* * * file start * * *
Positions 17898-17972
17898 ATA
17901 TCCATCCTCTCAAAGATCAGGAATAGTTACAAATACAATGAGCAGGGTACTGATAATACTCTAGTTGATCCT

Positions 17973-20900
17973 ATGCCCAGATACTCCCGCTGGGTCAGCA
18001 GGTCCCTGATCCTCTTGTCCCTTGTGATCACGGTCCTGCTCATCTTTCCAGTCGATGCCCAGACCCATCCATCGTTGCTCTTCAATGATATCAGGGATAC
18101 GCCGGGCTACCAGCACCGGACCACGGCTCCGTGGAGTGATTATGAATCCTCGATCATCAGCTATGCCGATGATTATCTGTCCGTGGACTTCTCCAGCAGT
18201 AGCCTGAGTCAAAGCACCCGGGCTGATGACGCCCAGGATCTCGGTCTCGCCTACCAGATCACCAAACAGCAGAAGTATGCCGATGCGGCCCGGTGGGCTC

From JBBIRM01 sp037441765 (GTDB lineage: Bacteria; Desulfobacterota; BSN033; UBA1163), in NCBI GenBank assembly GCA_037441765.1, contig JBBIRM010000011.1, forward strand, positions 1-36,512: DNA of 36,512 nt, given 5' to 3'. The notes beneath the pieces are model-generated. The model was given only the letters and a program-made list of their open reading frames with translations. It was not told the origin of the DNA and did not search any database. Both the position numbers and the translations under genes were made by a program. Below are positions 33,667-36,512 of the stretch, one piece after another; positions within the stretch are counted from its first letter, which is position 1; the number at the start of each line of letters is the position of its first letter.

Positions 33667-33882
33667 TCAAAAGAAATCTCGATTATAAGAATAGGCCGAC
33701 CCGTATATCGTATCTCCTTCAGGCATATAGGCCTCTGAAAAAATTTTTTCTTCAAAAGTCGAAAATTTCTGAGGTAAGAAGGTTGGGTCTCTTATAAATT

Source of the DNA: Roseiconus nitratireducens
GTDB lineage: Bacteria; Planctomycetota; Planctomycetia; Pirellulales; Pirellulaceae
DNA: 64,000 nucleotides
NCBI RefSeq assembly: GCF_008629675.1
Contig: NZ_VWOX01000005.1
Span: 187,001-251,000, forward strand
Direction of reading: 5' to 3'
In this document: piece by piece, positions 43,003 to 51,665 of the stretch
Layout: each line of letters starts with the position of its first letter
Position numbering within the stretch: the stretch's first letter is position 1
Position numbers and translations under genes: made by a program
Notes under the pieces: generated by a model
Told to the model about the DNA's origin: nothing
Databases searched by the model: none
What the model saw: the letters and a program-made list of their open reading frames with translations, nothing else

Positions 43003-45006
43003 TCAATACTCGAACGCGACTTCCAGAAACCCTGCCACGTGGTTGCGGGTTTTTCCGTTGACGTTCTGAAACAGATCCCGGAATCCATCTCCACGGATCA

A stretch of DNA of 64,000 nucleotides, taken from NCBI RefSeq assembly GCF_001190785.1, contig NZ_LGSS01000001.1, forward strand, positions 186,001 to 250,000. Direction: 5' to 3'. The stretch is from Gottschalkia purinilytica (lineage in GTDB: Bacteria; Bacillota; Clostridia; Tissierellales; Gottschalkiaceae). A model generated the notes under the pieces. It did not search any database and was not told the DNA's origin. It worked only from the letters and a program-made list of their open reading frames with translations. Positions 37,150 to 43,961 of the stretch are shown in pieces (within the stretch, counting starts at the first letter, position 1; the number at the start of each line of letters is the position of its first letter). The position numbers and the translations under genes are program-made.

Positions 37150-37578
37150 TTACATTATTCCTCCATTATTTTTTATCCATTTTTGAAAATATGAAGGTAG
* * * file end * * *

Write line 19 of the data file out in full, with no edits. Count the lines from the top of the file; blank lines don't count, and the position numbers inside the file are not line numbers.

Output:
Direction of reading: 5' to 3'